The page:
>> http://www.google.de/groups?selm=rang-2010981430230001%40margaret.trillium.adaptec.com
>>
>> it looks like they started doing that silly "cleanup" long before
>> PPC970 was put on paper, not even first silicon.
>>
>> BTW, maintainer at boost wants to know the following:

>> Are you sure that keeping a reservation alive for extended periods
>> of time does not incur a performance penalty, BTW? Could this be
>> the reason for the preliminary technical note?
>>

>> Perhaps someone here can answer it. TIA.
>
>You can always time it on a multi-processor 970. If it did, I would
>guess it has something to do with overhead incurred watching the
>address bus if a reserve is held.
>
>The only issue I heard about for lwarx/stwcx was it didn't scale
>as well as compare and swap under extemely small timeslicing such
>as you might get running multiple levels of vm since the reserve
>would be "lost" across context switches whereas the compare value
>would not be lost. Hence, recommondations to keep the reserve
>interval as small as possible. This has been known since the early
>90s.

If no way to check if reserve held/lost/context switch occurred, why
use such an unreliable approach?

--
Thanks. Take care, Brian Inglis Calgary, Alberta, Canada

Brian....@CSi.com (Brian[dot]Inglis{at}SystematicSW[dot]ab[dot]ca)
fake address use address above to reply

Christian Bau

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Apr 10, 2005, 3:43:42 AM4/10/05
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In article <q4jh511shtiip2rkl...@4ax.com>,
Brian Inglis <Brian....@SystematicSW.Invalid> wrote:


Why do you think lwarx/stwcx is not reliable? You get a reservation, and
when you check later, it will tell you absolutely reliable whether you
still hold the reservation or whether it is lost.

Eric Smith

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Apr 10, 2005, 4:42:19 AM4/10/05
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"Joe Seigh" <jsei...@xemaps.com> writes:
> You're exposed to undocumented errata anytime you do assembler programming.

If that's true, you're also exposed to undocumented errata every time you
do programming, in C, C++, or any other language, unless the compiler was
written by people that knew of the errata and how to work around it. There's
nothing magic about C compilers that inherently protects you from such
things.

Dan Koren

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Apr 10, 2005, 4:55:33 AM4/10/05
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"Joe Seigh" <jsei...@xemaps.com> wrote in message
news:opsoyu88daqm36vk@grunion...


a) this is not an OS issue -- the lwarx/stwcx instructions
are executed directly by hardware without os involvement ;-)

b) the programming note is incorrect, the reservation is
cleared by any store following the lwarx -- otherwise
the lwarx/stwcx primitives would not work ;-)


dk


Joe Seigh

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Apr 10, 2005, 6:45:07 AM4/10/05
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On Sun, 10 Apr 2005 04:55:33 -0400, Dan Koren <dank...@yahoo.com> wrote:

> "Joe Seigh" <jsei...@xemaps.com> wrote in message
> news:opsoyu88daqm36vk@grunion...

>> Just "strongly recommended", not required. The reservations obviously


>> aren't recursively counted since the OS has no way of knowing the count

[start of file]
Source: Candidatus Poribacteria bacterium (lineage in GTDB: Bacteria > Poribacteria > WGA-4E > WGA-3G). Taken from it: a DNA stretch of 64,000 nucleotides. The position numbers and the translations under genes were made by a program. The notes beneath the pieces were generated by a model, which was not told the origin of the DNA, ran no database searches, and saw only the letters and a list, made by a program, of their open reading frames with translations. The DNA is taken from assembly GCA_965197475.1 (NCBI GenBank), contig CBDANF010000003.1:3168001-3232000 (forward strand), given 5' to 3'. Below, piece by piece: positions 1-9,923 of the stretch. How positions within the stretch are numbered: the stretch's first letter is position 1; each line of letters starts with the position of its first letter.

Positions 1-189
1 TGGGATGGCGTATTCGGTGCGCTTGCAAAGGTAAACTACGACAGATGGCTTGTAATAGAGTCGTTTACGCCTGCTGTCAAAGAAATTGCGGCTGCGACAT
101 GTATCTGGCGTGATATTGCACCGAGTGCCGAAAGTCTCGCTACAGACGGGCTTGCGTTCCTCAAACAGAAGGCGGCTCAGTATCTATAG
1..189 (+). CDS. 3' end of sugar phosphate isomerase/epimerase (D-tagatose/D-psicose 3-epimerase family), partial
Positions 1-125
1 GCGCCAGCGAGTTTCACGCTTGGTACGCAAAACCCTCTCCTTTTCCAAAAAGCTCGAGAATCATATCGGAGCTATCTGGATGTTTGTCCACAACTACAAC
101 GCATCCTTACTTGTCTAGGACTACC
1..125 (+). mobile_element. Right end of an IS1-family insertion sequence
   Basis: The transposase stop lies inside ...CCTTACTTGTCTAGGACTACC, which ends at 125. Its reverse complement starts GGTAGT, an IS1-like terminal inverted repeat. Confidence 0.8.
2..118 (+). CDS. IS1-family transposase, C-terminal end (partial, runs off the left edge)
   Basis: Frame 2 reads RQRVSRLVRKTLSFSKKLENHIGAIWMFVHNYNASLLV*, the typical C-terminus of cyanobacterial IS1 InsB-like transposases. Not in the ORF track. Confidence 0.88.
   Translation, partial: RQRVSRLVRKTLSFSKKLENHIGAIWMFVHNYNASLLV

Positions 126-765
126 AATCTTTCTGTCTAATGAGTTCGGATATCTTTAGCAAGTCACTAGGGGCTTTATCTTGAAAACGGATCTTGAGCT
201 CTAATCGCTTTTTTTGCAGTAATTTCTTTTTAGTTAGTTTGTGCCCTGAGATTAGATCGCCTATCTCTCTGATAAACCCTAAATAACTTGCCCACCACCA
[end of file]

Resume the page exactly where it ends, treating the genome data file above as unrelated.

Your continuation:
>> in order to "clear" the reservations. Unless there's some performance
>> hit for maintaining the reservation, I can't see any reason to worry
>> about it.
>
>
> a) this is not an OS issue -- the lwarx/stwcx instructions
> are executed directly by hardware without os involvement ;-)
>
> b) the programming note is incorrect, the reservation is
> cleared by any store following the lwarx -- otherwise
> the lwarx/stwcx primitives would not work ;-)
>
>

Any store? AFAIK, only stores into the reservation granule or by
a stwcx instruction.

--
Joe Seigh

Dan Koren

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Apr 10, 2005, 7:34:32 AM4/10/05
to

"Joe Seigh" <jsei...@xemaps.com> wrote in message

news:opso0ithrpqm36vk@grunion...


> On Sun, 10 Apr 2005 04:55:33 -0400, Dan Koren <dank...@yahoo.com> wrote:
>
>> "Joe Seigh" <jsei...@xemaps.com> wrote in message
>> news:opsoyu88daqm36vk@grunion...
>
>>> Just "strongly recommended", not required. The reservations obviously
>>> aren't recursively counted since the OS has no way of knowing the count
>>> in order to "clear" the reservations. Unless there's some performance
>>> hit for maintaining the reservation, I can't see any reason to worry
>>> about it.
>>
>>
>> a) this is not an OS issue -- the lwarx/stwcx instructions
>> are executed directly by hardware without os involvement ;-)
>>
>> b) the programming note is incorrect, the reservation is
>> cleared by any store following the lwarx -- otherwise
>> the lwarx/stwcx primitives would not work ;-)
>>
>>
> Any store?


Any store intructions, it does not have to be another stwcx.


> AFAIK, only stores into the reservation granule or by


The size of the "reservation granule" is implementation
dependent, and it could be a lot larger than many would
imagine. Typically, LL/SC pairs (since this is what the
lwarx/stcwx is, I cannot imagine why did IBM give it a
different name) are implemeted using cache invalidation,
so the most likely "granule" would be a cache line.


> a stwcx instruction.


Obviously not, since the whole point of LL/SC (or lwarx/
stwcx) is to guarantee atomicity of the entire sequence
with respect to the address of interest. Any modification
of the data at said address (or the granule containing it)